by Cathy Ammlung, Secretary of the board of Lutheran CORE
The view from the front of the chapel in the Desert Retreat Center, where the training event was held, looks out on the beauty of Arizona’s Sonoran desert.
In early April we had a training event in Arizona for the Congregations in Transition ministry initiative. We now have eight (mostly retired) Lutheran pastors who are ready to serve as coaches for congregations that are between pastors. Another option is for the coach to begin working with a congregation even before the pastor has retired or resigned to take another call. If you would like to know more about how one of these coaches could be of help to your congregation, please contact Don Brandt at firstname.lastname@example.org or Dennis Nelson at email@example.com.
Fear of Pastoral Vacancies
For most of my 29 years as an ordained pastor, I have served small congregations and/or congregations that had a pastoral vacancy. Even in healthy parishes with little conflict, they consistently had two major concerns. One was the fear that there might be a protracted (and possibly unsuccessful) search for a new pastor. The second was that, rather like a tire with a slow leak, the life of the congregation was going to “go flat.” Energy, commitment, contributions, and attendance would diminish. Especially in small, isolated parishes that could not obtain a full (or significantly part-time) interim pastor, maintaining the worship life, fellowship, pastoral care, and outreach of the congregation seemed like a nearly insurmountable task for the lay leadership.
Team Your Congregation with a Coach
The Congregations in Transition initiative, developed by Pastor Don Brandt and Lutheran CORE, addresses these concerns by teaming an experienced, usually retired pastoral “coach” with such a congregation. The coach helps the laity (through a Leadership Team) to confidently and competently navigate the challenges of a pastoral vacancy, to maintain the critical tasks of ministry and mission, and to thereby pave the way for a call committee to focus on its unique tasks with less distraction and stress.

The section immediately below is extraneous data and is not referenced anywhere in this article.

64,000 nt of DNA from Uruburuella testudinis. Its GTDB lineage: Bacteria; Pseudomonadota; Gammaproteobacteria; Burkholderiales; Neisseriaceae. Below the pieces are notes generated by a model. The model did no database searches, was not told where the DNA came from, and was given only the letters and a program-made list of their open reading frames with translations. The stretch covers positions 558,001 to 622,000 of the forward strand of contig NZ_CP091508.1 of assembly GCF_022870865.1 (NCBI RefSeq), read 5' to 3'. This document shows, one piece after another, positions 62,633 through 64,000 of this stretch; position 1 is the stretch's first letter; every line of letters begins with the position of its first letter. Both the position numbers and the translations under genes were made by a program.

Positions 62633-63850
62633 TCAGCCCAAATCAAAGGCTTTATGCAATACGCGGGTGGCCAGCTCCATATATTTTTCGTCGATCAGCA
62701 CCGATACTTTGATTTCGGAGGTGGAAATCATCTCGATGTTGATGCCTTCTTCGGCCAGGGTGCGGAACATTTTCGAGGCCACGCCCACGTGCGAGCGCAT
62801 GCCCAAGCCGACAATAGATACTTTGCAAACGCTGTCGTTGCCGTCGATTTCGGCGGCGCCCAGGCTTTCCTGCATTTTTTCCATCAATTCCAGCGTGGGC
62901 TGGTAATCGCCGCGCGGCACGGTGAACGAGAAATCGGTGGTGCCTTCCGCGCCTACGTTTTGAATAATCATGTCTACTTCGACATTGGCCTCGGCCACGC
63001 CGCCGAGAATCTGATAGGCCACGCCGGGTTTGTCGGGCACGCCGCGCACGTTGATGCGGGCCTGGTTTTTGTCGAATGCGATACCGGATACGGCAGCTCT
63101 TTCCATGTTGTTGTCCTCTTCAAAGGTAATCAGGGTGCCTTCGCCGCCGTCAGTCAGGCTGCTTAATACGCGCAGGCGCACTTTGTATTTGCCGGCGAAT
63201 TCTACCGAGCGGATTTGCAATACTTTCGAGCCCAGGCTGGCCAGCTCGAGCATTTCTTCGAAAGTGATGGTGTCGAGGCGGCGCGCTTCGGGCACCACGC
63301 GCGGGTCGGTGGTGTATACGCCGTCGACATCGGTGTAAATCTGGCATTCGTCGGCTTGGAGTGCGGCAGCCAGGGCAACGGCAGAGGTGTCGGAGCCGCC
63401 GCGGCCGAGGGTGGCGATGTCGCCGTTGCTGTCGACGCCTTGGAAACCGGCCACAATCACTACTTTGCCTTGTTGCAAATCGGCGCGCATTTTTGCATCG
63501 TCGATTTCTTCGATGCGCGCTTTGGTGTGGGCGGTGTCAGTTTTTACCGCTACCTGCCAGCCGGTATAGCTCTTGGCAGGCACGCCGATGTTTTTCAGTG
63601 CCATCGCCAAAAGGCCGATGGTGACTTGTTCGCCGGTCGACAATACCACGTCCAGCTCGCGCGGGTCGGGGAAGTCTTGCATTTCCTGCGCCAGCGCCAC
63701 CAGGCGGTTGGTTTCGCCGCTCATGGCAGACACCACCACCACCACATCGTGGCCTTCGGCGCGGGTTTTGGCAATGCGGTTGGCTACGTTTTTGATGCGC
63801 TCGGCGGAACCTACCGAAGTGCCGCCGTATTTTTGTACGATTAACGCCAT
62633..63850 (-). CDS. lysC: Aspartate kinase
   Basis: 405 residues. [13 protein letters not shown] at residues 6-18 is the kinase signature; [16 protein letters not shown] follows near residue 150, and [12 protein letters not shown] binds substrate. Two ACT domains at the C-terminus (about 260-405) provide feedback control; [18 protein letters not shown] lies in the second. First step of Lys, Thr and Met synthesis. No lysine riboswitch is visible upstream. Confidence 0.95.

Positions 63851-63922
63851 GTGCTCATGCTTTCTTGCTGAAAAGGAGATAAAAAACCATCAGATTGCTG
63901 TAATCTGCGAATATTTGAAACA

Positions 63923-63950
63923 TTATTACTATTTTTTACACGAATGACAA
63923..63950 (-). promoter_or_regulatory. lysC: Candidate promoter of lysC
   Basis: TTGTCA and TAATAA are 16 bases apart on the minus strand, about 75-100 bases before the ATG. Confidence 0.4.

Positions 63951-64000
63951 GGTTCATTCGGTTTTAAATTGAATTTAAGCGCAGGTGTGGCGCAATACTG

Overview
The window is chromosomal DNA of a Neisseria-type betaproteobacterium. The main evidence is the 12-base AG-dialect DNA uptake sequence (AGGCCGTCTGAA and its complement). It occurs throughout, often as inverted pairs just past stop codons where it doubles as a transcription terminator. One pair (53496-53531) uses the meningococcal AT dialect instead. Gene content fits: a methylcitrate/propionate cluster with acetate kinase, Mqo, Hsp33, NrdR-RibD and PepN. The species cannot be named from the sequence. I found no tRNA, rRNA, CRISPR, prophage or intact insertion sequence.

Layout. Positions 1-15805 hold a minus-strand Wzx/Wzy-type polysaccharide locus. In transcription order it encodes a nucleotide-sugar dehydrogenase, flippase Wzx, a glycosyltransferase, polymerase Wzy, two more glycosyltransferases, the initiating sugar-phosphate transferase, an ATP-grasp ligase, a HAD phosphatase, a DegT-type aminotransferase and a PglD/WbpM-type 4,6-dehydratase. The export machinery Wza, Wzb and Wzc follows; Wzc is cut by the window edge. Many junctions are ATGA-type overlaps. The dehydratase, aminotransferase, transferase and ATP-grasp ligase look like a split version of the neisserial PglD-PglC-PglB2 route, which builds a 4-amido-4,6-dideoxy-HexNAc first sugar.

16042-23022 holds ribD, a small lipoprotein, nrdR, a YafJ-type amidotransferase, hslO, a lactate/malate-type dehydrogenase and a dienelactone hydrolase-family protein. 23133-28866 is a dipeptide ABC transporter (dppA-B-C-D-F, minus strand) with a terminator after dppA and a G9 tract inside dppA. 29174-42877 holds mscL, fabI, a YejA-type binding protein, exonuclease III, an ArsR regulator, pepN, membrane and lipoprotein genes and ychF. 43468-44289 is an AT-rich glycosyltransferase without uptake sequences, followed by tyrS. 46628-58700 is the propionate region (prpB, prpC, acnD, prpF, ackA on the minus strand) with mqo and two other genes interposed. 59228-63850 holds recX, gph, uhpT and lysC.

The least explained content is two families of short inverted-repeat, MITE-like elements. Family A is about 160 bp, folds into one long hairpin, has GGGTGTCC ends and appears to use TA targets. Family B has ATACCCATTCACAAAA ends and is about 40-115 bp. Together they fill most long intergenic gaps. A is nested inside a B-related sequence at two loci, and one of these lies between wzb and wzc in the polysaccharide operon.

Tap into God-given Gifts
The workshop I attended as a “coach in training” was challenging, packed with useful insights and information, and very helpful. I like the way it calls for coaches to develop personal relationships with a small “Leadership Team” in order to tap into their God-given gifts for leadership, decision making, spiritual growth, and Christian care for their congregation and its members. Rather than feeling helplessly adrift, the laity are empowered to be the Church, the Body of Christ, beloved of Christ and lavishly endowed by the Holy Spirit with every good gift needed to care for one another and to weather what often seems like a “time in the wilderness.”
One Small Discipleship Step
One thing I’ve learned over the years is that congregations can sometimes feel so desperate to call a pastor, any pastor, that they rush through the call process and sometimes make a bad decision. And if the process drags out, they become so discouraged that they simply drift – and some members just leave, often permanently. An experienced coach helps them understand that they really can see – and take – one small, necessary “discipleship step” after another; and each small step can strengthen their faith, prayer life, discipleship, fellowship, stewardship, and outreach. They can discern what they need to do to care for one another, proclaim the Word of God, and reach out with Jesus’ love to their neighbor. And they can redeem that in-between, interim time, to prayerfully consider what gifts a new pastor would best have to continue their growth in faith toward God, fervent love toward one another, and loving witness and outreach to their neighbors.
I hope that many Lutheran congregations will benefit from such coaching relationships and experience interims as precious seasons of growth in faithfulness, trust, and obedience to their Savior and Good Shepherd!